San Pablo Bay NWR propogates native plants on the refuge whlle fending off infectious agents
by Meg Marriott, Wildlife Biologist, San Pablo Bay NWR and Marin Islands NWR; Josh Nuzzo, Nursery Manager, Point Blue; and Jax Vernacchia, SCA intern
San Pablo Bay National Wildlife Refuge
Formed in 1974, San Pablo Bay Refuge provides 21,000 acres of tidal and seasonal wetlands habitat. These acres located in the North Bay included historically a military base and lands for agricultural and hunting.
San Pablo Bay National Wildlife Refuge. Credit USFWS.
Best Management Practices for Phytophthora control
Most commonly known throughout the Bay Area for the species Phytophthora ramorum that causes Sudden Oak Death, Phytophthora is a genus of plant damaging oomycetes or water molds that spread in water, soil and host plants. Phytophthoras parasitize the tissue of plants, inoculating them with spores, weakening them and making them more susceptible to drought and disease, potentially causing plant die off. These water molds often spread due to human activity, including the transportation of infected soil and host plants to and from plant nurseries.
Since 2007, San Pablo Bay National Wildlife Refuge (Refuge) has partnered with Students and Teachers Restoring a Watershed (STRAW) to annually propagate, grow and plant thousands of native plants per year on the Refuge. Over the past two years, nursery manager Josh Nuzzo of Point Blue/STRAW has brought the Refuge nursery into compliance with Phytosphere best management practices (BMPs) for Phytophthora control to assure that this pathogen does not spread through nursery grown plants into native restoration sites on the Refuge. Nursery facility BMPs include ensuring proper drainage throughout the nursery, placing plants only on metal tables 3ft or taller and installing mandatory foot cleaning stations for all nursery visitors at all entrance points. Other BMPs for preventing Phytophthora spread through soil and stock include (but are not limited to) baking all soil at 140-150°F for 30 minutes, bleaching or steaming all pots, prohibiting entrance of untested plant material into the nursery, and growing plants from seed.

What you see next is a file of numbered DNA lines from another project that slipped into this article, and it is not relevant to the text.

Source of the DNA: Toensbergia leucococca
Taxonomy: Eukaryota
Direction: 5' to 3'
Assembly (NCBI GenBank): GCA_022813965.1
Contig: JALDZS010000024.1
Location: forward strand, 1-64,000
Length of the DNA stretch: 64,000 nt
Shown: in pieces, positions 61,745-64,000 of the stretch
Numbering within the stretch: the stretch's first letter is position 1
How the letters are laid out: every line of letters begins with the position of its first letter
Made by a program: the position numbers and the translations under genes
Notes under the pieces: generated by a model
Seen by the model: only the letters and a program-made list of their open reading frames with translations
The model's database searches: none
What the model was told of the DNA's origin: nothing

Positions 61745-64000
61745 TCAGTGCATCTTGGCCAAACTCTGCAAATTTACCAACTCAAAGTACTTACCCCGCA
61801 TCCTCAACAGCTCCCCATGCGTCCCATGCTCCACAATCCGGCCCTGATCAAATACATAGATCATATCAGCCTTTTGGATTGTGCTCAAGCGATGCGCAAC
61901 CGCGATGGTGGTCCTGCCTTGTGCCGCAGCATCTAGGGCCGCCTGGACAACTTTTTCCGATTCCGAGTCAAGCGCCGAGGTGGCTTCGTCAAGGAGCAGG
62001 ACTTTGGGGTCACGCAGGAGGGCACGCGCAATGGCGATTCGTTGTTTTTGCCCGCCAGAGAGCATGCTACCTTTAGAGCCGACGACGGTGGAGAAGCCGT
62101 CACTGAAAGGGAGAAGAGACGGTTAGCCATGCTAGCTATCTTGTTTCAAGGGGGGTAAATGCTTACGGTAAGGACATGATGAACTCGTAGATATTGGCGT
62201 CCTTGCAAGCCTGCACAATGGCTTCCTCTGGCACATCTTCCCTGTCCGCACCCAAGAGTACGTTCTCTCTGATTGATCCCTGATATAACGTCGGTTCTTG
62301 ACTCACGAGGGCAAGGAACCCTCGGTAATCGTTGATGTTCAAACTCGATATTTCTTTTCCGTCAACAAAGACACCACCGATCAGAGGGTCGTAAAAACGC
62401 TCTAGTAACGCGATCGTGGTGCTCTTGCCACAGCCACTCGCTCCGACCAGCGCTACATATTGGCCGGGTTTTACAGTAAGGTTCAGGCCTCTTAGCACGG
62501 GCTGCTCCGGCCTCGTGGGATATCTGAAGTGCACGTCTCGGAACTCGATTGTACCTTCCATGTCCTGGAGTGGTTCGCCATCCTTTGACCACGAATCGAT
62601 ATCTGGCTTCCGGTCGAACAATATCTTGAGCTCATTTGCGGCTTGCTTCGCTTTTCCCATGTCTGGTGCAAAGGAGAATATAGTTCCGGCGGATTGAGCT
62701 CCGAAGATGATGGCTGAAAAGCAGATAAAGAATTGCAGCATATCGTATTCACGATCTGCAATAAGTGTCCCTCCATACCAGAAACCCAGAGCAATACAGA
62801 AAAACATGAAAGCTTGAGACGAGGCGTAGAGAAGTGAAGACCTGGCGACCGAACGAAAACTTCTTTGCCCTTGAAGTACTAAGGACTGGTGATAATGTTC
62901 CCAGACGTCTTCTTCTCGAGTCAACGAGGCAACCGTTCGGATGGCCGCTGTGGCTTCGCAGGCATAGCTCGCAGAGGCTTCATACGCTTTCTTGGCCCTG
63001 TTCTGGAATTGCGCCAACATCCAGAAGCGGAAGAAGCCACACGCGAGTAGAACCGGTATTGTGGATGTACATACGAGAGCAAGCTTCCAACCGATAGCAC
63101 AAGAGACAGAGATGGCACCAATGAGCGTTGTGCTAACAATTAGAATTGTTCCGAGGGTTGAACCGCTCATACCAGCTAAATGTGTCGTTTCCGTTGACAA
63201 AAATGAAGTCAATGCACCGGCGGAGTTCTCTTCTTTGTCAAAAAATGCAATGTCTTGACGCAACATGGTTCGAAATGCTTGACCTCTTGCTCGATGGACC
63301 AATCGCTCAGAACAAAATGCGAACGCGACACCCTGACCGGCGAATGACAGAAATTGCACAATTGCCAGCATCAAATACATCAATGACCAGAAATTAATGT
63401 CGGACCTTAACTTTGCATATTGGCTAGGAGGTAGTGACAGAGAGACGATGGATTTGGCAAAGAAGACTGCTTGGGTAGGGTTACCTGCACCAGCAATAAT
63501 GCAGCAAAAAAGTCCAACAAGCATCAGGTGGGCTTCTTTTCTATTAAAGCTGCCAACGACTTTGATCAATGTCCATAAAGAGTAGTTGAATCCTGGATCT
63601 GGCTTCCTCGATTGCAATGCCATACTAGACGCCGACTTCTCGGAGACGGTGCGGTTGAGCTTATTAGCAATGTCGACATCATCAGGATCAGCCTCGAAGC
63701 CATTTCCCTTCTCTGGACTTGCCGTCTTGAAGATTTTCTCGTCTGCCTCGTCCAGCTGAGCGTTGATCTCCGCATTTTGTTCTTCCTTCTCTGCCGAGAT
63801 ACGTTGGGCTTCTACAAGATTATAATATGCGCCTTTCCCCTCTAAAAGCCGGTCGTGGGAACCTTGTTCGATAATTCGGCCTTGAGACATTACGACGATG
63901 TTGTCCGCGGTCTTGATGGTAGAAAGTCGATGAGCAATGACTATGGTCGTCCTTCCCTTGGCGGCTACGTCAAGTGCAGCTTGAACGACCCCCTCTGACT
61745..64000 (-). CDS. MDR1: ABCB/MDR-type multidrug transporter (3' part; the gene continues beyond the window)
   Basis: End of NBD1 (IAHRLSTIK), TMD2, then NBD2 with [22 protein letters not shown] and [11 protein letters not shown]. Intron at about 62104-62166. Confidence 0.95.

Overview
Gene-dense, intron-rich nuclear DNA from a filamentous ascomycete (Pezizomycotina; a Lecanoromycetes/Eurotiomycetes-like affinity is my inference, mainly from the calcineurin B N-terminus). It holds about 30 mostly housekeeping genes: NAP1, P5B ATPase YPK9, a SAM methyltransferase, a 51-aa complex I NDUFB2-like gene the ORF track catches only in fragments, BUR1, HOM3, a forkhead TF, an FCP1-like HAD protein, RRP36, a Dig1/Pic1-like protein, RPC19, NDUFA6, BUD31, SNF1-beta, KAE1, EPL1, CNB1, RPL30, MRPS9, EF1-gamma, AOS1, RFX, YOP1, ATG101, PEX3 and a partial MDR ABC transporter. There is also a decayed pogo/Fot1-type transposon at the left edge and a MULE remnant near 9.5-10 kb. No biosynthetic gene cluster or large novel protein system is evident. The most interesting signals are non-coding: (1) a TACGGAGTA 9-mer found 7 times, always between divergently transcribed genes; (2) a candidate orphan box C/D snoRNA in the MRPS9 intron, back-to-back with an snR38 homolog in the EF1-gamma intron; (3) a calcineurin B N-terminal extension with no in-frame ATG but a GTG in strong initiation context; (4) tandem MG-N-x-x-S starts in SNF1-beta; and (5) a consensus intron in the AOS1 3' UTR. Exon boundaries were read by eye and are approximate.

Phytophthora prevention reminder at San Pablo Bay NWR Nursery entrance. Photo credit: Meg Marriott.
As part of the nursery BMPs Josh and Point Blue/STRAW are always seeking ways to improve on existing Phytophthora control practices. In November of 2018 Josh invited members of Phytosphere, CDFA and other native plant nurseries to inspect the Refuge nursery facilities and to suggest improvements for eventual Nursery Accreditation. As a result, Josh now tests plants for Phytophthora using one or more of several methods. All methods take a significant amount of time and a lot of pears! Pears are used as a “bait” for the Phytophthora zoospores and can lure them out of soil. Once the pears have had the time for inoculation, Josh then inspects for lesions that indicate positive Phytophthora presence. All material testing positive for Phytophthora is properly disposed of.
In June of 2019 Josh collaborated with Jax Vernacchia, a SCA intern for the Refuge, who facilitated a tour for Refuge and Point Blue/STRAW staff of the National Ornamentals Research Site at Dominican University of California. Dominican University, Jax’s alma mater, was one of the first research centers in California to begin study of Phytophthora control. We met with Wolfgang Schweigkofler, PhD to discuss Phytophthora BMPs, and to share ideas about control in a Refuge nursery environment. After the visit Jax recorded some ways in which all people can help prevent the spread of Phytophthora, namely; not leaving plants in standing water, asking the nursery you are buying from if the soil has been tested for the pathogen, only using clean soil for planting (most packaged soils are treated and do not have the pathogen), washing mud or dirt from your shoes before hiking, and not planting untested plants in natural spaces such as oak groves or grasslands.
Dr. Schweigkofler inspects Phytophthora spores. Photo credit: Meg Marriott.
In summary, practicing Phytophthora BMPs in and out of nursery settings helps to ensure that we are “doing no harm” when we are moving plants. On the Refuge these practices are especially important to preserve unique and limited habitat that supports threatened and endangered species and trust resources that we serve to protect.